Analysis of Fukuyama’s article on Islamic radicalism

The operative theory in Francis Fukuyama’s November 2 article in Opinion Journal is alienation triggered by modernization. The Muslims in Europe have been separated from traditional Muslim communities, where their identity and way of life are a given, and placed or born in Western societies where they have no inherited culture but must choose their Muslim identity. And, as often happens when people choose a religion rather than merely inherit it as part of their cultural/social environment, they adopt the pure doctrinal core of the religion.

I am in agreement with Fukuyama thus far. It is true that a reversion to serious Islam, a.k.a. Islamic radicalism, is often a result of Muslim immigration into the West. Thus the London bombers were raised in weakly Muslim or non-observant Muslim families, and then, in fury against Britain because of Britain’s war with Iraq, and in total alienation from Britain, returned to Islam. Not the Islam of a Muslim living in some Muslim village where the religion and way of life simply exist, but the true, fighting Islam, the Islam of Muhammad, which he developed in a society dominated by non-Muslims who despised Islam, a fact that forever shaped Islam as a fighting faith driven by a passion for revenge against the infidel.

However, the problem that immediately becomes apparent with Fukuyama’s explanation is that he acts as though Islamic radicalism is solely a product of Muslims immigration into the West. In reality, of course, there are lots of devout, true, militant, jihadist, and terrorist Muslims in Arab and Muslim countries as well. Think Egypt, Saudi Arabia, Jordan, Somalia, Pakistan, Iran, Indonesia. So Fukuyama’s theory is not a well-rounded theory of militant Islam, but is very one-sided, focused on the interaction between Muslim immigrant communities and their host societies in the West. Why is this? The answer, I suspect, has to do with the recent ideological split within the neoconservative camp, which led Fukuyama to leave The National Interest and form his own journal, The American Interest. The disagreement is over the fact that Fukuyama is far more critical of President Bush’s Iraq policy than other neocons such as Charles Krauthammer, and thinks we need to be much more cautious about spreading democracy to Muslim countries. Therefore he is portraying radical Islam as a Western problem, while ignoring it as a Mideastern problem. His theory is situational, intended to undermine the premises of the Bush policy and distinguish his own position from that of his fellow neocons who are still in the pro-Bush camp. (As another example of the situational rather than principled considerations that appear to drive Fukuyama in this debate, let us also note that prior to 2001, he was touting the assimilability of non-Western immigrants, and he didn’t except Muslims from this rosy scenario, a fact that he fails to mention in his current article.)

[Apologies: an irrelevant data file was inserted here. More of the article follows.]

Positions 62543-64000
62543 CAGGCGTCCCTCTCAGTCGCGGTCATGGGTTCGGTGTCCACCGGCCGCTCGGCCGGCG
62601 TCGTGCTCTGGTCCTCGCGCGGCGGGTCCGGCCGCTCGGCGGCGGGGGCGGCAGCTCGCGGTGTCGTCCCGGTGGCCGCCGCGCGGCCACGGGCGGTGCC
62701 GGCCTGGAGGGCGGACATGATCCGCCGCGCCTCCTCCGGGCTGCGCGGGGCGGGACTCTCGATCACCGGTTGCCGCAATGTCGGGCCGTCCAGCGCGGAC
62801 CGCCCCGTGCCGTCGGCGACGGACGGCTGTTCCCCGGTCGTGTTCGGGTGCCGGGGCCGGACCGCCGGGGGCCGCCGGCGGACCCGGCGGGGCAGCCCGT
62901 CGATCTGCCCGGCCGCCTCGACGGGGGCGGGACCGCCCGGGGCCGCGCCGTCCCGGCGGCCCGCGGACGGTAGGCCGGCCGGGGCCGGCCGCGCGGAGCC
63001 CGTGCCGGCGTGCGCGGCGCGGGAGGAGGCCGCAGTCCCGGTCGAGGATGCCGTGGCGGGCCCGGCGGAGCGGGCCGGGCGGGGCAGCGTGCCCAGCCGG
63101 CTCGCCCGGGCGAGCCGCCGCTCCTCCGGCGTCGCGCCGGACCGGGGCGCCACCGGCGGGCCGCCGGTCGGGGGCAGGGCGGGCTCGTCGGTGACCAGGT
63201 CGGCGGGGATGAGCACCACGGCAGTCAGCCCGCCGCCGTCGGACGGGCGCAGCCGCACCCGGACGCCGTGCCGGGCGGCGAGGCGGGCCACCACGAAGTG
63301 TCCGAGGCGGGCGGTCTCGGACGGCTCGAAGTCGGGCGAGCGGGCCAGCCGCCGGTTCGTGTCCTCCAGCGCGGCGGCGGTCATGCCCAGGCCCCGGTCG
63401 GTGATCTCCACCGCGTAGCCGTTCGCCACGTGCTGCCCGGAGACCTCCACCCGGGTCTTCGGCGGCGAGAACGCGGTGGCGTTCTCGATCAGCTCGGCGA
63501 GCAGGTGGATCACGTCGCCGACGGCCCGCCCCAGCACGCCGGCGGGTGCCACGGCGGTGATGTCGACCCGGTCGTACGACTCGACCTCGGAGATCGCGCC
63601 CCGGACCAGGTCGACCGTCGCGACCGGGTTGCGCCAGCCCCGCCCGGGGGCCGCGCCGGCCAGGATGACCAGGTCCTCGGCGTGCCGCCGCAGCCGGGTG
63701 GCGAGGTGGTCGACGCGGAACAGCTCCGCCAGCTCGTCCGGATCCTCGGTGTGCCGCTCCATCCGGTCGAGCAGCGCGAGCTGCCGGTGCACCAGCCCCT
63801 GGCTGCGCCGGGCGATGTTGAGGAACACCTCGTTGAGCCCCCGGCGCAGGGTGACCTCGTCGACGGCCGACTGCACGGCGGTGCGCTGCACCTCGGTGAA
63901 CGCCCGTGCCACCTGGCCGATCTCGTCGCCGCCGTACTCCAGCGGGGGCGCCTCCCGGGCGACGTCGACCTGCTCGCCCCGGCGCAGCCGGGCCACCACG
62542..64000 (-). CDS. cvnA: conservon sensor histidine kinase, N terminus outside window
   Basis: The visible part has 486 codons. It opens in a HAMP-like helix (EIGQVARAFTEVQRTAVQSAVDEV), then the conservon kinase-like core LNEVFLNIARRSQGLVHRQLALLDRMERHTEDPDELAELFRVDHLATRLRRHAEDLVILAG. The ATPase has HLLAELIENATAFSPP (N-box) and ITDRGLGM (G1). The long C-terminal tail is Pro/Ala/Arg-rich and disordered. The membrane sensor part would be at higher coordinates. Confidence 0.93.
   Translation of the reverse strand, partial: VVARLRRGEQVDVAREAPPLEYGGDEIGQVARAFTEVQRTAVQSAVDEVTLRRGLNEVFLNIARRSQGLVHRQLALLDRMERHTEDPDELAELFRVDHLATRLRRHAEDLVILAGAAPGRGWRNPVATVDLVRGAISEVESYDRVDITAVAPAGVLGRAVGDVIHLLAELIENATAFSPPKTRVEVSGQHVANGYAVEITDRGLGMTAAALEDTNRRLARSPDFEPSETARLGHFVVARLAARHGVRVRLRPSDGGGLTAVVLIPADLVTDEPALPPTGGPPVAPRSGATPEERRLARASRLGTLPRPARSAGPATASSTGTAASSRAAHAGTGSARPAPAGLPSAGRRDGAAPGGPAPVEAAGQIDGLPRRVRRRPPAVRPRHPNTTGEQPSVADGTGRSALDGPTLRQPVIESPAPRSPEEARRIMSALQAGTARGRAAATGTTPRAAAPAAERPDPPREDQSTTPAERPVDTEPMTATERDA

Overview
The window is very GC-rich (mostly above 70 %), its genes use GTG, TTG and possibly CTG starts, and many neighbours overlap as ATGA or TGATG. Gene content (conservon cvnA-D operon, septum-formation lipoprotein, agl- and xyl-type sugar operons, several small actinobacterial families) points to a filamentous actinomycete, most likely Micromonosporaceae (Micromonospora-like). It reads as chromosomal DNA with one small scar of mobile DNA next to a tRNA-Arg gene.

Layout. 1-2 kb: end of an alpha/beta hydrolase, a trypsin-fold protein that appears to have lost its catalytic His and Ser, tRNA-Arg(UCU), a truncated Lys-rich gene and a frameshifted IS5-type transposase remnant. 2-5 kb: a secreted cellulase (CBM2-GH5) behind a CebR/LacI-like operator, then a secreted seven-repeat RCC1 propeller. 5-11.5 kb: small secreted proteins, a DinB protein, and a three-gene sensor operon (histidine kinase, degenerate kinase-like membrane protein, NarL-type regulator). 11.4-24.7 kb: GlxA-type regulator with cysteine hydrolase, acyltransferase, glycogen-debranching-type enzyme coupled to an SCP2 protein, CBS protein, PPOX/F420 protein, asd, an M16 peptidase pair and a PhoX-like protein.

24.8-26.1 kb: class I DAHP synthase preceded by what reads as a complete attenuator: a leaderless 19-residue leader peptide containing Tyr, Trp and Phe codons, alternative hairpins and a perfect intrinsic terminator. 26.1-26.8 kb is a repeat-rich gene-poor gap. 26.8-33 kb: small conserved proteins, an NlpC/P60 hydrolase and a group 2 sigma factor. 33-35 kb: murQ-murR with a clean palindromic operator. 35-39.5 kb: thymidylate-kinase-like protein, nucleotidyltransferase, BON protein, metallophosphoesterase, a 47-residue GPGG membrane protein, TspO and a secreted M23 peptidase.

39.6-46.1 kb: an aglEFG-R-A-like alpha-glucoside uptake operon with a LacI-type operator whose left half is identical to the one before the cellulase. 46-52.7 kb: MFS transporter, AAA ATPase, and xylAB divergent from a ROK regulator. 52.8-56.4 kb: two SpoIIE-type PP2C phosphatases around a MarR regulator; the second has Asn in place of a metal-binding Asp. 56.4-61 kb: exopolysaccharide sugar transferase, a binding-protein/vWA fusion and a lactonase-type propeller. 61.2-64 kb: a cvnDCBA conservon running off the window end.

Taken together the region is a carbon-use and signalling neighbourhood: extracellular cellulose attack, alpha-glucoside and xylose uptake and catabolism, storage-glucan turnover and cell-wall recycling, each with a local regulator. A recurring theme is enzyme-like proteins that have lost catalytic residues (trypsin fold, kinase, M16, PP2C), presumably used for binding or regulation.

In any case, starting from his assumption that true or radical Islam is exclusively a product of alienated Muslim immigrant communities in the West, Fukuyama develops the idea of alienated individuals seeking radical solutions into his ruling paradigm, which not only explains Muslim radicalism, but makes that radicalism a mere subset of that alienation.

… the challenge that Islamism represents is not a strange and unfamiliar one. Rapid transition to modernity has long spawned radicalization; we have seen the exact same forms of alienation among those young people who in earlier generations became anarchists, Bolsheviks, fascists or members of the Bader-Meinhof gang. The ideology changes but the underlying psychology does not. [italics added]